For the Love of Spring
Most folks might not immediately claim late winter/early spring to be an exciting time of year. After all it’s cold and sometimes dreary; college football is over; the big holidays are past; and summer’s still a ways off. But if you pay attention and look closely, you’ll start spotting that most inspiring of colors in the landscape: spring green. The earliest of shoots and buds are starting to appear. If they are already getting to work in your yard, you might as well join them.
There are plenty of tasks you can and should attend to outside in February and March. Here’s a quick rundown of some of them.
For your garden:
• Start seeds for the plants you’d like to grow entirely “from scratch” for your garden that would benefit from an early start.
• Plant cold-hardy plants like lettuce, cabbage, broccoli, cauliflower, onions, Brussels sprouts, Swiss chard, spinach, beets, and radishes. After the danger of frost has passed, tender varieties can go in. In Birmingham, our average risk of frost runs through the first week of April.
For your yard:
• Plant trees and shrubs.
• Carefully water new plantings of shrubs and trees if we hit a dry patch. They need time to become established.
• Prune trees and shrubs—but wait to prune early blooming shrubs until after they have bloomed.
• You can cut some branches off your early blooming shrubs to force blossoms indoors.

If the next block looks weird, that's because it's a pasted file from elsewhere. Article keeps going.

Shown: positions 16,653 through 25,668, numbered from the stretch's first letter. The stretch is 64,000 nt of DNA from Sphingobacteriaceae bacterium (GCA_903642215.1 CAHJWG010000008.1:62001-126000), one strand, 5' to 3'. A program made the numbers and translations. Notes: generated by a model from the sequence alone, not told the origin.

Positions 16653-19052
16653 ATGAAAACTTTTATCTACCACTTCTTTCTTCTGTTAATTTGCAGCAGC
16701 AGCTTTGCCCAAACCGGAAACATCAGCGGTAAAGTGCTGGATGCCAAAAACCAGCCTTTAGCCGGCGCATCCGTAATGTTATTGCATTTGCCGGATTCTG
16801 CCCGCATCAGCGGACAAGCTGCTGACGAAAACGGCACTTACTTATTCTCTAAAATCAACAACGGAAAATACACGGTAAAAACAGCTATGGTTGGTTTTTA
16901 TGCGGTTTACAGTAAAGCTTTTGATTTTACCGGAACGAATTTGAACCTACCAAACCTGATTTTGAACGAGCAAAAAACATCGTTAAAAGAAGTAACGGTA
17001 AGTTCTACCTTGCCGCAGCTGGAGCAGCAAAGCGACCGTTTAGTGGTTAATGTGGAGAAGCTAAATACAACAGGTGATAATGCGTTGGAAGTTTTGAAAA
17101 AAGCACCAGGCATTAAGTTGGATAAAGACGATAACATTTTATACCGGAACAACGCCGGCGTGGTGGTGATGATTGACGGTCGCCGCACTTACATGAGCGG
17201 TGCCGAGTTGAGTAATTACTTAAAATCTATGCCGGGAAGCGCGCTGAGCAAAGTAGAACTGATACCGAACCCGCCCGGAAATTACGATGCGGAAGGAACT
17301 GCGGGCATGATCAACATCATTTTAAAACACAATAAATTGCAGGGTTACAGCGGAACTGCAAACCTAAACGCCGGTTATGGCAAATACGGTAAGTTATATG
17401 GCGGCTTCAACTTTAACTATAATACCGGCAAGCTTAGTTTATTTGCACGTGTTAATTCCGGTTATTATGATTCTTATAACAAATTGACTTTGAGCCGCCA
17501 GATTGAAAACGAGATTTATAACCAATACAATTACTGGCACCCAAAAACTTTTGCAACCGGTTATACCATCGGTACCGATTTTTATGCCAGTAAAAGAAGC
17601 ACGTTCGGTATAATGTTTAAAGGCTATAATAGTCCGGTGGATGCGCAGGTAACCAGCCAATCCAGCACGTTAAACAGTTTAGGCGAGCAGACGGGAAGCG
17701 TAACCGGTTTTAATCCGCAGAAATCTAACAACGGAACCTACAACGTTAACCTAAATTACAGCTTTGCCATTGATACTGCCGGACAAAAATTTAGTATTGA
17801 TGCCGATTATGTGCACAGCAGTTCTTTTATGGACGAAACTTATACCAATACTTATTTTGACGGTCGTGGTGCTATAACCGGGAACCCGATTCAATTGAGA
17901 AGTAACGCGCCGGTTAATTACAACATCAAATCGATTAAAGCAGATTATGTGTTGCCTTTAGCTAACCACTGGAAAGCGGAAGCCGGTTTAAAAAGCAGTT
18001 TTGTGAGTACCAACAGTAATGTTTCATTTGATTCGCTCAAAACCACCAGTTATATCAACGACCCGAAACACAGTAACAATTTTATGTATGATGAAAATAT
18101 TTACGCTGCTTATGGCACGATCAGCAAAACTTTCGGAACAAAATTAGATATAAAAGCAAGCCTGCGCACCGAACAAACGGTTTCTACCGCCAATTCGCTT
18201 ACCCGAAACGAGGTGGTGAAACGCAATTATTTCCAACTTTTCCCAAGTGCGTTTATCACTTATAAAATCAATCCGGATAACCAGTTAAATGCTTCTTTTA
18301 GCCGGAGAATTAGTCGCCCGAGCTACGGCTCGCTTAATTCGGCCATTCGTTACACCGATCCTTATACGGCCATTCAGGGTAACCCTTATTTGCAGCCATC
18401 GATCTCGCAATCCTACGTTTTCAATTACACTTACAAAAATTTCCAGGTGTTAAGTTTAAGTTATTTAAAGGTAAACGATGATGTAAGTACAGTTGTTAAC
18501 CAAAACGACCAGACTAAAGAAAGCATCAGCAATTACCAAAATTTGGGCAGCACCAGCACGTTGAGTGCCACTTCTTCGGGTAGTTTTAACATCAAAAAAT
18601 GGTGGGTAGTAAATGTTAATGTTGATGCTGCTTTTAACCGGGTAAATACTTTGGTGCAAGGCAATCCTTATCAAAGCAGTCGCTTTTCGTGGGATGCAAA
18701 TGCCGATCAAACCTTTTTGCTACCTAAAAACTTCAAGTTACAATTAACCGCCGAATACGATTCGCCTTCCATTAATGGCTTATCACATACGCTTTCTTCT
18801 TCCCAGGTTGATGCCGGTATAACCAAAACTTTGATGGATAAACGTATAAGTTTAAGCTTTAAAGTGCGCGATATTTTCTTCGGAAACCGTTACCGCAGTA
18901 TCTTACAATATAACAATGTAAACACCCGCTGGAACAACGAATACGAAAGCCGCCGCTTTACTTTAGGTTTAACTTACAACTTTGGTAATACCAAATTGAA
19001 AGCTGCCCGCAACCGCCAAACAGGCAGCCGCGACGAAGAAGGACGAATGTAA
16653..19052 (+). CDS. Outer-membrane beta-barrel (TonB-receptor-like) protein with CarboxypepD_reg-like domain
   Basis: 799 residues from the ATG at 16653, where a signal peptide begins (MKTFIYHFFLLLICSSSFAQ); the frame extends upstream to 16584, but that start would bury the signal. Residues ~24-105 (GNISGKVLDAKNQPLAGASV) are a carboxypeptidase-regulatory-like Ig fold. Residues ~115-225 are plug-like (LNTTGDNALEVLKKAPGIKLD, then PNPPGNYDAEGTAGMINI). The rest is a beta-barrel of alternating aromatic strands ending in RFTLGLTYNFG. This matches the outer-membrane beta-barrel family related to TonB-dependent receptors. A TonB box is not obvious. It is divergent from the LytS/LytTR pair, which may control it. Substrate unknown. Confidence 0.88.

• Freshen your yard’s pine straw mulch.
• Fill your porch pots with a variety of cool-weather-loving flowers, such as pansies, violas, snapdragons, nemesia and alyssum, which will be available at garden centers.
• Check and repair your gardening and yard tools.
• Remember to refill your birdfeeders.
• Clean water features/fountains.
• Give your houseplants (except for fuzzy leafed ones like African violets) a gentle shower in the sink.
• Now’s a good time to start a gardening journal. Get an outdoor thermometer and rain gauge too. Keep up with what’s happening in your yard and garden.
With Easter and Mother’s Day on the horizon, it’s a perfect time to gift someone you love with plants, cool pots, or garden supplies that they will be able to enjoy for a long time to come. Enjoy this time of transition and awakening.
Article written by Jill Walton, a Mt Laurel resident. Jill Walton has a degree in journalism from the University of Alabama and worked at Southern Living magazine after graduating. With moves to Ohio and New York, she worked in advertising and earned a master gardening certification through Cornell University’s cooperative extension program before moving back to Alabama and becoming a stay-at-home mom.